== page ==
Once the diagnosis of Parkinson's Disease has been made, the next decision is whether a patient should receive anti-parkinsonian medication, which depends on:
The degree of functional impairment
The degree of cognitive impairment
Ability to tolerate medication
The advice of the attending physician
No two patients react the same way to a given drug; therefore, it takes time and patience to find an appropriate medication and dosage to alleviate symptoms.
Many approaches are available for achieving the proper balance of anti-parkinson medication-treating symptoms effectively while minimizing unpleasant side effects. Many issues must be considered when making medication decisions.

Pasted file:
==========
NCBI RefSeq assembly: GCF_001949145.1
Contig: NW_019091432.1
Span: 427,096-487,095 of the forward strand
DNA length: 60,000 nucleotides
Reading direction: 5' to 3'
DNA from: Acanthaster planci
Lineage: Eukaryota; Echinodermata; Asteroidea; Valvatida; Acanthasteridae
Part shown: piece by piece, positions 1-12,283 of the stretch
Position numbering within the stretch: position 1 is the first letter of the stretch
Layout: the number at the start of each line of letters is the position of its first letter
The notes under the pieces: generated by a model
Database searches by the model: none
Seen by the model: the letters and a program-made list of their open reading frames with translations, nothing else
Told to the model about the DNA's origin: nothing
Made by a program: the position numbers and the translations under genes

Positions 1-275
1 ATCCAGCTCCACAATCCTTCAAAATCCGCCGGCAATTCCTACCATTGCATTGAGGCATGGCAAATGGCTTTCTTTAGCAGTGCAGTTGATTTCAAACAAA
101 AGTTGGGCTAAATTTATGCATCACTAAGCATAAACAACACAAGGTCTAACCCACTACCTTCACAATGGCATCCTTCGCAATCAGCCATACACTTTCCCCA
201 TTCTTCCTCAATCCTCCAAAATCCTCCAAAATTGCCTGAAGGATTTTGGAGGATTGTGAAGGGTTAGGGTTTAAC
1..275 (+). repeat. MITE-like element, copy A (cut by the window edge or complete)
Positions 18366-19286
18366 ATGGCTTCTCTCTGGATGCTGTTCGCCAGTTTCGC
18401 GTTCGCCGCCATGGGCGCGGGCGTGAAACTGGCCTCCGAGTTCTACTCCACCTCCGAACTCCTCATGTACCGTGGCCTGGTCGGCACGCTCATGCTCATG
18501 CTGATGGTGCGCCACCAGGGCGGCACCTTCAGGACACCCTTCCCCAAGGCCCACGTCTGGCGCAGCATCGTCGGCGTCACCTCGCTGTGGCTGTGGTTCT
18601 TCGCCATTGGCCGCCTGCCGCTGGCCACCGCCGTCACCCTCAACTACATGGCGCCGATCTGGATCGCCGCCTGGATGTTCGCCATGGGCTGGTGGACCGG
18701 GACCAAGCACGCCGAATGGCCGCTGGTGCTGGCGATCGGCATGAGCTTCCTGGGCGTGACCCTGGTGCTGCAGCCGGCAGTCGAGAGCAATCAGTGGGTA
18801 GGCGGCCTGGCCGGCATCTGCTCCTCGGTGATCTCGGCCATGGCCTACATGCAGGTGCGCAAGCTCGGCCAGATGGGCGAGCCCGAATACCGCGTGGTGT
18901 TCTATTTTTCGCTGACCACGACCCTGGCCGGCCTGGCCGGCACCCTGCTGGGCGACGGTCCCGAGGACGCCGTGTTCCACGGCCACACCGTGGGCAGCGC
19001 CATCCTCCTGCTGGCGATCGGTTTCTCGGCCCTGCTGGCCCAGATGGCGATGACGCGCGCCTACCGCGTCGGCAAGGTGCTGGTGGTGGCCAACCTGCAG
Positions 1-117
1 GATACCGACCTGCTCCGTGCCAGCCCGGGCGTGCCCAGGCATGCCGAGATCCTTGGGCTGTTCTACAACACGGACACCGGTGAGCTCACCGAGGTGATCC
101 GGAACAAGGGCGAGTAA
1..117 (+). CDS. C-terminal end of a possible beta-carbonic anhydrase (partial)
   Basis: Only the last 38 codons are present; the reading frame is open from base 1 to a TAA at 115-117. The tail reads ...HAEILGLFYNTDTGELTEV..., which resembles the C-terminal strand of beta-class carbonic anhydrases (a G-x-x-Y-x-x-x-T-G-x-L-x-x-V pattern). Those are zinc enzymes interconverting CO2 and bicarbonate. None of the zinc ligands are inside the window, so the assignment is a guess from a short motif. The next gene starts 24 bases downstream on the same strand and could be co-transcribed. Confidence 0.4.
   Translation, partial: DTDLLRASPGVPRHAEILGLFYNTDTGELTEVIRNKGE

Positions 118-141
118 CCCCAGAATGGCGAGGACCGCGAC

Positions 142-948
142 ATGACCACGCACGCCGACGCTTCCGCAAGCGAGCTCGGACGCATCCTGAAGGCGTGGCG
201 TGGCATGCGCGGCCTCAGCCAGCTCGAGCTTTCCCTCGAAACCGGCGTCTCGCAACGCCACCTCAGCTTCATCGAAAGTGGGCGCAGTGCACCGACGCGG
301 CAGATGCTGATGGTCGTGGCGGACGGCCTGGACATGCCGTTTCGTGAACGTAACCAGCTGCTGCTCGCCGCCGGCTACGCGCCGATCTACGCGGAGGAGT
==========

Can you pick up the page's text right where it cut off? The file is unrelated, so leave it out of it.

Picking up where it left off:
For various reasons, many people prefer to take as little medication as possible, as late in the disease as possible, and most doctors prefer to prescribe the least amount of medication necessary. Every person with Parkinson's disease needs to follow a program of drug therapy specifically designed for that individual.
There are many reasons why a standard regimen of medications cannot be applied across the board to everyone with Parkinson's disease. This is another reason why your physician should be experienced in the treatment and management of Parkinson's disease.
For more information about the University Physicians Consultation and Referral Service, please call 1-800-492-5538 (patients) or 1-800-373-4111 (physicians).
This page was last updated: July 26, 2013